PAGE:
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A Tale of Two Empires

Iraq is the land of the Tigris and the Euphrates, the fertile area around and between the two great rivers, the territory between Baghdad, the ancient capital of the entire Arab world, and Basra, over 500 miles away where the great rivers converge as the Shatt-el-Arab before entering the Persian Gulf.  Some say Iraq is “artificial,” but there would still be an Iraq even if she lost her Kurdish region or some Sunni Arab districts to Syria.  

The story of British Iraq can be read as an allegory for problems and temptations that have recurred today.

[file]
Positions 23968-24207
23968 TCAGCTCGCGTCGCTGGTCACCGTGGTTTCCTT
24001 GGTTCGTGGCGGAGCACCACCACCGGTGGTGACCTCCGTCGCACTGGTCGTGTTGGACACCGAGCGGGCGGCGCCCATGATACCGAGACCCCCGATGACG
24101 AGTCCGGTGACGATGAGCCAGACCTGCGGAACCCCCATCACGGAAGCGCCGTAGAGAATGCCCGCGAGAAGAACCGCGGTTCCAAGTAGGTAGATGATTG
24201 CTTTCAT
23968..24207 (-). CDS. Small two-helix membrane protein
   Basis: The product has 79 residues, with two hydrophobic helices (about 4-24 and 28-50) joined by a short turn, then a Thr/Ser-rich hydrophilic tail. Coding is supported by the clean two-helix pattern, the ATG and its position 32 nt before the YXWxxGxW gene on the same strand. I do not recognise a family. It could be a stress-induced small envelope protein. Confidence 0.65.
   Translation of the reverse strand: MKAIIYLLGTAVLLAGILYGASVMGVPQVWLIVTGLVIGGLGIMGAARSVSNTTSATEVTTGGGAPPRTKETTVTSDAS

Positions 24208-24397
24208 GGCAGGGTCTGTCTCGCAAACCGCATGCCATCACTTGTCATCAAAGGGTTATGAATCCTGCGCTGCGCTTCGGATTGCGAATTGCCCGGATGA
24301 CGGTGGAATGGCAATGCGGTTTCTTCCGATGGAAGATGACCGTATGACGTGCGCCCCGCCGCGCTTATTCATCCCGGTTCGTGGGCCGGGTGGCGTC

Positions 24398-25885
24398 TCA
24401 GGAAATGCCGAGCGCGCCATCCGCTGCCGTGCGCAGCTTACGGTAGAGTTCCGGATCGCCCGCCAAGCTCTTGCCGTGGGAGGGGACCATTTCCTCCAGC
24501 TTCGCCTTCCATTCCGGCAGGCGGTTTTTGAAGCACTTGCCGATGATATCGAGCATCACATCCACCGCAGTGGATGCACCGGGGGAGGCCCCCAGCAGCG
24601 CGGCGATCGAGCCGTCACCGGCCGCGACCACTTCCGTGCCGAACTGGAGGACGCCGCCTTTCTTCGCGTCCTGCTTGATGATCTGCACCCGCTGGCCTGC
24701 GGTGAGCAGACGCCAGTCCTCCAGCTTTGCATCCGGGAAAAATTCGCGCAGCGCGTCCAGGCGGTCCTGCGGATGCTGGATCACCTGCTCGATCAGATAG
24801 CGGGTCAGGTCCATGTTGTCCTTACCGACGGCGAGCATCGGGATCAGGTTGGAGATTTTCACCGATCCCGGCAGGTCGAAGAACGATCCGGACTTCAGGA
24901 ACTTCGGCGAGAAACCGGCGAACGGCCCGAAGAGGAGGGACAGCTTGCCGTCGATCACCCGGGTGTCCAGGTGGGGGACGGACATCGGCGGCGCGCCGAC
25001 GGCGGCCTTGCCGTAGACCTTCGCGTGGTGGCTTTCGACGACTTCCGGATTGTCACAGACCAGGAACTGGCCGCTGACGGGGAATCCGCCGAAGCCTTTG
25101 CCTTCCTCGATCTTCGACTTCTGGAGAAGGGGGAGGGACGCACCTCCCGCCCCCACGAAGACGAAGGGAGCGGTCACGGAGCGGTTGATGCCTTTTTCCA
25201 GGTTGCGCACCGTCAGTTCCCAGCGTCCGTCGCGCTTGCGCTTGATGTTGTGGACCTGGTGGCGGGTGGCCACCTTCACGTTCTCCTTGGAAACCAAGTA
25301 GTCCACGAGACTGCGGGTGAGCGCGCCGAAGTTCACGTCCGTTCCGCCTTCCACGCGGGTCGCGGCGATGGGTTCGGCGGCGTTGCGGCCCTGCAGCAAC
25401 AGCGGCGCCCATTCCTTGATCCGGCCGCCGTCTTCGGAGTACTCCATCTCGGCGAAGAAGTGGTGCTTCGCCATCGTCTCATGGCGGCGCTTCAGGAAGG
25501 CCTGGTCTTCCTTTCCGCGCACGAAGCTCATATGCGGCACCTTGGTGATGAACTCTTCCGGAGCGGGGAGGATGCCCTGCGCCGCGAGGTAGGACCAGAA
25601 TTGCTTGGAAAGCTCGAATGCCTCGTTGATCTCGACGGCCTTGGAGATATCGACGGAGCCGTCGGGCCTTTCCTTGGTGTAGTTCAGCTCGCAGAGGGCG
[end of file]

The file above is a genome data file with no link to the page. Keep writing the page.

Around 1900, Germany started to finance, advise, arm, and train the Ottoman Empire, and the British saw this as a threat to their own empire in Asia.  They defeated this threat by the terrifyingly radical expedient of making an alliance with Russia and waging war on Germany.  The destruction of the Ottoman Empire was a by-product of the war.  Troops from India landed at the head of the Persian Gulf to take Basra.  They set off up the Tigris but ran into serious trouble.  Nine thousand British soldiers surrendered at a place called Kut; this provoked British fury.  The Bedouin tribes were stirred up against the Turks with gold and promises, and Sir Stanley Maude was sent to Basra with reinforcements.  Maude did much better: He captured Baghdad in March 1917.  Maude, hailed as “Systematic Joe,” became a popular...

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